This time, as I am walking through the customs station, either side of which women sell dried or not-dried fish, corn flour cakes and a vicious looking chili sauce, a man steps in front of me and insists on leading me. I tell him I didn’t ask for his help so he shouldn’t expect anything of me. He says no problem, no problem and continues to guide me (more like walk vaguely in front of me). We go all the way through the port gates while I look around to take in the bustle. We are about 100 meters from the boat launch and the shore when I notice out of the corner of my eye that my “guide” has suddenly veered off without a word. I brace myself; I know exactly what is coming next:

“Toi, là! Arrête! Police!”

A large soldier is pushing his way past the crowd, one hand held out in the universal “Stop” gesture, closing quickly. It’s a farce. Half the people are trying to avoid confrontations like this, walking every which way, while the other half are running up to the new arrivals. Chaos. Whistles being blown, arms swinging in wild gestures, commands, greetings – just as a legendary port should be.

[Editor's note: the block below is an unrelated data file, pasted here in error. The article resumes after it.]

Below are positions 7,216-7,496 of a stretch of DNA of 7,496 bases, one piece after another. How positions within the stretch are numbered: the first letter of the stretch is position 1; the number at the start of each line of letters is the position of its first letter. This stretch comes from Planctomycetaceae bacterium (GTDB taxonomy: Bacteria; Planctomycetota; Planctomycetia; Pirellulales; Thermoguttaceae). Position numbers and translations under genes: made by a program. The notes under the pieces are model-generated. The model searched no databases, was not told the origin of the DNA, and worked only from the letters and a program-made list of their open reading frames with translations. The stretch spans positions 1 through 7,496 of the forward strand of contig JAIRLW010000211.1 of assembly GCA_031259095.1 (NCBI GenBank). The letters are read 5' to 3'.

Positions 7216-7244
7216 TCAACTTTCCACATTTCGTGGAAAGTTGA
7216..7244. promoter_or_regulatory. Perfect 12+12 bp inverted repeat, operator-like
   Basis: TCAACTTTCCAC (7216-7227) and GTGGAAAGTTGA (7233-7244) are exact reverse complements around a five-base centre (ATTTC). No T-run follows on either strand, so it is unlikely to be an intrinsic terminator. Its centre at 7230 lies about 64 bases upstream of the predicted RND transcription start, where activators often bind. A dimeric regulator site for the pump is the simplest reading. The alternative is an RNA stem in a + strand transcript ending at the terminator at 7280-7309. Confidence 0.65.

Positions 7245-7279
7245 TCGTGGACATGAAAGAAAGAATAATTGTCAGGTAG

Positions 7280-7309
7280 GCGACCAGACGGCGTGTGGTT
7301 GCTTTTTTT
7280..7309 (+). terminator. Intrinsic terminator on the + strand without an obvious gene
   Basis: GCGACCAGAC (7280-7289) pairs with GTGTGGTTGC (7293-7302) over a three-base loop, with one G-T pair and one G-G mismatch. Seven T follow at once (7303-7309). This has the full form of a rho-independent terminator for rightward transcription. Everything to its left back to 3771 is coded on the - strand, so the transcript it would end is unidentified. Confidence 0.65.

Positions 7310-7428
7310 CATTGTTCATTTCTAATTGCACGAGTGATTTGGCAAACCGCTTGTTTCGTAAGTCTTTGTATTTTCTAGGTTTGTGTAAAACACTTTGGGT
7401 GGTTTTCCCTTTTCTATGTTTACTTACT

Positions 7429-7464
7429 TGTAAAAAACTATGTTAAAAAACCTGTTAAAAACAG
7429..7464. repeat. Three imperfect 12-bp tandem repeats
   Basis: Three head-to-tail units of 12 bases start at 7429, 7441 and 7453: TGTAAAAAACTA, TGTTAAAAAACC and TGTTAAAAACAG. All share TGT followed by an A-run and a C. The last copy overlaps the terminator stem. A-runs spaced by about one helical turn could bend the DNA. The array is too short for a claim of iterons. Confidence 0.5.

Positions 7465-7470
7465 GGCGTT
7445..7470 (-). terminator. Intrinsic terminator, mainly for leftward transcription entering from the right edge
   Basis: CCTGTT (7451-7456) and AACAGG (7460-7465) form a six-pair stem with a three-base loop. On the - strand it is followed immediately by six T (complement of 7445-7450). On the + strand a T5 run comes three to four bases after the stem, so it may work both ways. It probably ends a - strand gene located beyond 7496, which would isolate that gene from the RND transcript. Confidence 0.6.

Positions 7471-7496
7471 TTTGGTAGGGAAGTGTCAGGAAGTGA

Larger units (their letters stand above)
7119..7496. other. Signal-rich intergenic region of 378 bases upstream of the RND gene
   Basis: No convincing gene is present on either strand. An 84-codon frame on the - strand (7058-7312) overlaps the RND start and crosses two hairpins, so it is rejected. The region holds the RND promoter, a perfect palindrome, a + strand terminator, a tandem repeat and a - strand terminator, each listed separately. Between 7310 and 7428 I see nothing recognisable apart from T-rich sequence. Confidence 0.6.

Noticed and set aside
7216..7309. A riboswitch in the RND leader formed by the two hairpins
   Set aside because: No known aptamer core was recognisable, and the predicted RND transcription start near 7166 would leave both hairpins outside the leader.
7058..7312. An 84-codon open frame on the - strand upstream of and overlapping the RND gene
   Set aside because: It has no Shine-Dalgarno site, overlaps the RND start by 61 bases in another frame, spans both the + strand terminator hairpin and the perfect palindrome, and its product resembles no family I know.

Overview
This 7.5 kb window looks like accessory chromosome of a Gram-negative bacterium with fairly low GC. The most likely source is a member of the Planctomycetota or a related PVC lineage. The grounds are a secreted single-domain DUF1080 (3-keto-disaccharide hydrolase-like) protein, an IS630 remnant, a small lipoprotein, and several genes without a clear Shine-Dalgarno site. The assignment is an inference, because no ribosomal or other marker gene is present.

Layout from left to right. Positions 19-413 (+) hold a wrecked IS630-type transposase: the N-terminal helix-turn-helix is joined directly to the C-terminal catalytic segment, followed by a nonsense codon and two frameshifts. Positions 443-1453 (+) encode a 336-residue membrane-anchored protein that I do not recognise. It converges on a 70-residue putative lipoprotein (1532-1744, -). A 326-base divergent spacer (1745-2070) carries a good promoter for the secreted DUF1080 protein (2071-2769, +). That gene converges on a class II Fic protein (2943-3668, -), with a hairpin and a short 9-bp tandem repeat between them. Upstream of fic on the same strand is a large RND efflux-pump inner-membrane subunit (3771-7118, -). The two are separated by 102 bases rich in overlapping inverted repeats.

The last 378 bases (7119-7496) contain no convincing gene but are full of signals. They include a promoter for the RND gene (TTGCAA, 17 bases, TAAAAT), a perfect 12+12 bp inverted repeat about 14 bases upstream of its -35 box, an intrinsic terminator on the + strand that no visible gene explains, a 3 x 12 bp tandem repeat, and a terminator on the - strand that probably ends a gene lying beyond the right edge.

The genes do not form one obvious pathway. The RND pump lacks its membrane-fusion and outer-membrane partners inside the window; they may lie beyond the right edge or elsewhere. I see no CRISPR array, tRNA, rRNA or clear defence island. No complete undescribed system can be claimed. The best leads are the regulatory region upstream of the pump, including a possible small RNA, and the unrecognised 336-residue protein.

I get a shrill lecture about wandering around at national borders. A goat saunters by. I catch about a third of the lecture before I just turn around and walk out, ignoring the soldier and a customs officer who wanted me to pay some sort of tax for not having crossed the border (despite having arrived at it.).

I never did get to hang out at the river’s edge. There are supposedly three or four observation points but none turn out to be welcoming. I should have just taken a boat across the river to Brazzaville and then come right back. Oh well. Next time.


And lastly, can there be a story about the Congo without a mention of style?